Jan 30, 2011

You say you need a doghouse?

A couple of years ago a friend of mine had a much loved lab who found herself expecting puppies with a boxer.  She had 8 beautiful puppies.  When I went over to see them, and was asked if I wanted a puppy.  I firmly stated that I needed a puppy like I needed a hole in the head.  Then one of those sweet little things wandered over to my foot.  I leaned down and scooped it up.  It sighed, long and lazily, and snuggled up to my neck, and I was lost.  I felt this little thing had picked me.  It was a boy and before I left that night I was signed up.
Before it was all said and done, we ended up taking two.  A boy and a girl. 
The kids were thrilled.
The cyclist was appalled.
I was not intimidated, knowing what puppies entailed, and also knowing that having two little ones is actually easier in many ways than having one.
I bought kennels, pillows, bitterspray, odor eliminator, food, oatmeal shampoo and many, many chew toys.
The kids were thrilled.
The cyclist was still appalled.
I was not really discussing this subject with the cyclist at this point. 
Then one night as the Cyclist made his point about what dog food cost for the 120th time, I casually said "I'm thinking about calling that little boy dog Jack."
"That's what I was thinking of naming him!" the Cyclist replied.
I smiled, and said "Then I guess it 's settled."
And so our family grew to include

 Jack and Shadow

So, this year for Christmas the Cyclist thought they needed a house.  And not just any house, either.  This house had to be big enough to two dogs, with room for them to stretch out, like he knew they liked to do.  The Cyclist has the most wonderful father in the world, who happens to have his very own woodworking shop and a lot of time to work in it.  Now, as far as I was concerned, a very basic box would work just fine.  I even had some plywood and shingles and stuff in the garage and sent all that over for them to work with.
I did not know who I was dealing with.
These two men, who are not carpenters, proceeded to build a doghouse that is hands down nicer than my actual house in almost every way.
I want you to look at this:
It filled the entire bed of the truck.  Note the deck on the front.  It is made out of cedar.  It is also fully and completely insulated, in addition to being finished on the inside.  You could put up wallpaper on the walls, if you wanted to.  The exterior boasts trim, which was added at the suggestion of the Cyclist's angel mother, so that it "wouldn't look like just plywood."  It certainly doesn't, does it?
We had the dogs a house.  And what a house.  All that remained was to get it unloaded.
That was quite an ordeal, as we could not get a gate out of the ground to back the truck up.  So 4 of us had to work together to get the new doghouse moved about 50 feet.  Not far, piece of cake, right?  It would have been, except for  a length of solid ice right at the fence where we had to unload it, and the fact that the doghouse weighed about as much as a piano.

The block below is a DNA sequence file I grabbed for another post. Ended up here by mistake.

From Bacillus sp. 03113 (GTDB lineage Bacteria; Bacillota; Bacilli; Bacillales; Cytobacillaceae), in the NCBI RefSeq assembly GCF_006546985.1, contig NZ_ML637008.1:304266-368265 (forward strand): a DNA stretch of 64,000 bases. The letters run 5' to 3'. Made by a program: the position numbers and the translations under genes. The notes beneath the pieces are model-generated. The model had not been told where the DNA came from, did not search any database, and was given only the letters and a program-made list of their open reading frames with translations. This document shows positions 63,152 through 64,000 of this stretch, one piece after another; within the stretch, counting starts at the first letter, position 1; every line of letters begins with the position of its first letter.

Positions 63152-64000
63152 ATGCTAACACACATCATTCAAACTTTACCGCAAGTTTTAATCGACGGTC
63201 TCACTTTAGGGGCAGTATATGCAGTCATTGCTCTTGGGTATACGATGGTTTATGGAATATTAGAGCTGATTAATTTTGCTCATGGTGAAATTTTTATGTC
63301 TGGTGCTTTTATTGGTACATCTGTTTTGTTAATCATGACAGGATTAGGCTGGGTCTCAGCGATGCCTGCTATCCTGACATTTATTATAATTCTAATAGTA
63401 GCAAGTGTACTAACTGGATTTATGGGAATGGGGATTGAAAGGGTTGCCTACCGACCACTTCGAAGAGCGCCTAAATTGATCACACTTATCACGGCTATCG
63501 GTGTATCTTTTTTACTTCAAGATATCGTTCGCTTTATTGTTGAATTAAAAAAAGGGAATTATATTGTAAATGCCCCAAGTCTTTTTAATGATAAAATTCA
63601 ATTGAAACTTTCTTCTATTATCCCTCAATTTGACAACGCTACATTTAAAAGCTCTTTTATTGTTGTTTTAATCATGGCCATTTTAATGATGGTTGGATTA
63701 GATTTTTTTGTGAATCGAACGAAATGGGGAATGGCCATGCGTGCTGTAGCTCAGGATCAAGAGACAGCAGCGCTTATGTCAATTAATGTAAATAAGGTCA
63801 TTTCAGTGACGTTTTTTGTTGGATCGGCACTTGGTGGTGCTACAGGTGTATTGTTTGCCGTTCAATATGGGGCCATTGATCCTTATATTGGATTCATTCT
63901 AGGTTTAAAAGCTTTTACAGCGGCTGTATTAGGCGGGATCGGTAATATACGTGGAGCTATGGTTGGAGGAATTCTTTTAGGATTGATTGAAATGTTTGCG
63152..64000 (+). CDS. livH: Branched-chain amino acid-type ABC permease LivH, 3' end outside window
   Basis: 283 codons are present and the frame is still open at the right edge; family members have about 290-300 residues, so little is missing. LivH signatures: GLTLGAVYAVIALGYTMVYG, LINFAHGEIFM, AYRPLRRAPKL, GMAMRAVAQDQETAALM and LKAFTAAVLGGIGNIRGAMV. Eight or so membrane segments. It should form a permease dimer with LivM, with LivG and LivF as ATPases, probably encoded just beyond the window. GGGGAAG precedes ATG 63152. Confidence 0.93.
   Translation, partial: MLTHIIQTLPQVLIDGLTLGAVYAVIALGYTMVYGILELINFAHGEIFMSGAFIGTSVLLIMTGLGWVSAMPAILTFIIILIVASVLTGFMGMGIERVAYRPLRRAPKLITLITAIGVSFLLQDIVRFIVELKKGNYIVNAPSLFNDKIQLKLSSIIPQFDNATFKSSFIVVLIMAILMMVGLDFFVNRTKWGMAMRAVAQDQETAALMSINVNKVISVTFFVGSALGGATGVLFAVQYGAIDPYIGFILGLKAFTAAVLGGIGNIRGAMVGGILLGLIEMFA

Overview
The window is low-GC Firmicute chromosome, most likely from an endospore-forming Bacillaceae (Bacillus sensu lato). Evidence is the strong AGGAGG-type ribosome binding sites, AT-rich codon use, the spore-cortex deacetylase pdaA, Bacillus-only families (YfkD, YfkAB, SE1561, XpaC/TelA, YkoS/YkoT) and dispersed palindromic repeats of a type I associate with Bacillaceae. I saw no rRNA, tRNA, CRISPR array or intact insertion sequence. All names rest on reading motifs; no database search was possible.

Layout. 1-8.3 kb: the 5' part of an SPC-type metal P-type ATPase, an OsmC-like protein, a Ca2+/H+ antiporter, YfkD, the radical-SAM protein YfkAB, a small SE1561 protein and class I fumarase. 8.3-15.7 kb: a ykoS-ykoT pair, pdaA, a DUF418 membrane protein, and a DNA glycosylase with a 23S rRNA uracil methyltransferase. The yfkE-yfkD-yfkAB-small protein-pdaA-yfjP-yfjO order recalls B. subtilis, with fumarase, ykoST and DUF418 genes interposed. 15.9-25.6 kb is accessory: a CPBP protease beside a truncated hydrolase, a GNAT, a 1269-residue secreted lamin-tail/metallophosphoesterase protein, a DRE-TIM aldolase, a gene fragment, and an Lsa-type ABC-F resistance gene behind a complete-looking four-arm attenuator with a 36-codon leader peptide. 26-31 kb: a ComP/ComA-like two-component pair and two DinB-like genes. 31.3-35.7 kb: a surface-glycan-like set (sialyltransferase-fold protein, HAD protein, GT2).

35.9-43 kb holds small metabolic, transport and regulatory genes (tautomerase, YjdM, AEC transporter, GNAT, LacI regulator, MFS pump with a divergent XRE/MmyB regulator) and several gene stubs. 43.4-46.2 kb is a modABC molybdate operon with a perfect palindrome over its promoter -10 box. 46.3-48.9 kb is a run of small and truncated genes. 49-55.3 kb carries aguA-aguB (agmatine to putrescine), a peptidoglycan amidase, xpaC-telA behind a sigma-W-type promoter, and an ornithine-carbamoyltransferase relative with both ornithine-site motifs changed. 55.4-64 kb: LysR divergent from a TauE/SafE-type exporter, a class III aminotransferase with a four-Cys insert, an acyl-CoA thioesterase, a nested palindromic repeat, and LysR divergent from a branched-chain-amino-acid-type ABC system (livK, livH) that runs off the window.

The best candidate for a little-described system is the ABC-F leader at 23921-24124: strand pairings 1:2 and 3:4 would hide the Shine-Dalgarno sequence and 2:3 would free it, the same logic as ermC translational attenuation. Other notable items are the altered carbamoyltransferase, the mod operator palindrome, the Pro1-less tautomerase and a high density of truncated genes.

Now, I only say this because I have had to move a piano once.  I can not tell y ou how many pounds a piano weighs, but I can tell you that it is a LOT.  And this doghouse weighed about the same.  And we had to move it, over ice, without having anyone fall down and be crushed by the sheer weight of it all.
All I can say is that God must have been watching over us.  We did it.  We did it while the Cyclist was considering things from all angles and wasting time in the freezing cold trying to "make a plan" while I was barking out orders encouraging everyone to snap to and let's-get-this-done-because-we've-come-this-far-and-we-can't-stop-now-but-my-LORD-be-careful-because-if-any-of-us-fall-it-will-KILL-US!
And we did it.  No one fell, no one even said any bad words, and it was done.  We filled it with hay and while I can't say it is big enough to hold both the dogs and the Grand Finale, I can say truthfully that it is plenty big enough to both dogs and 1/2 the Grand Finale.  The other half opted out of getting in.  I think he is old enough to be considering his dignity or something.  Isn't that sad?  I'll miss having "boys".  They are growing up so fast.

Jack and Shadow have never had it so good.  They seem to know not every doghouse has a cedar deck.
And while I was more interested in the Cyclist spending some time with his dad, I have to say that this turned out really well for everyone concerned.  For one thing, it's completely changed my concept of "doghouse".
You never know what you can make out of odds and ends that have been laying around in your garage for years.  You never know what stories you might hear if you take the time to spend time with your parent's on any given day. 
Don't forget that we all make stories all the time.  Remember them. 
I, for one, can tell you that none of us will ever forget unloading that doghouse.  I'm pretty sure we will think long and hard before ever moving it again, either. 
I have the strongest feeling this doghouse will be around for many, many years to come.

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These are my thoughts, which sometimes drive me crazy and sometimes keep me sane, but are always entertaining. I call this Lace Your Days With Hope because I can't find enough hope to make an entire quilt out of. Stay tuned, and add your own!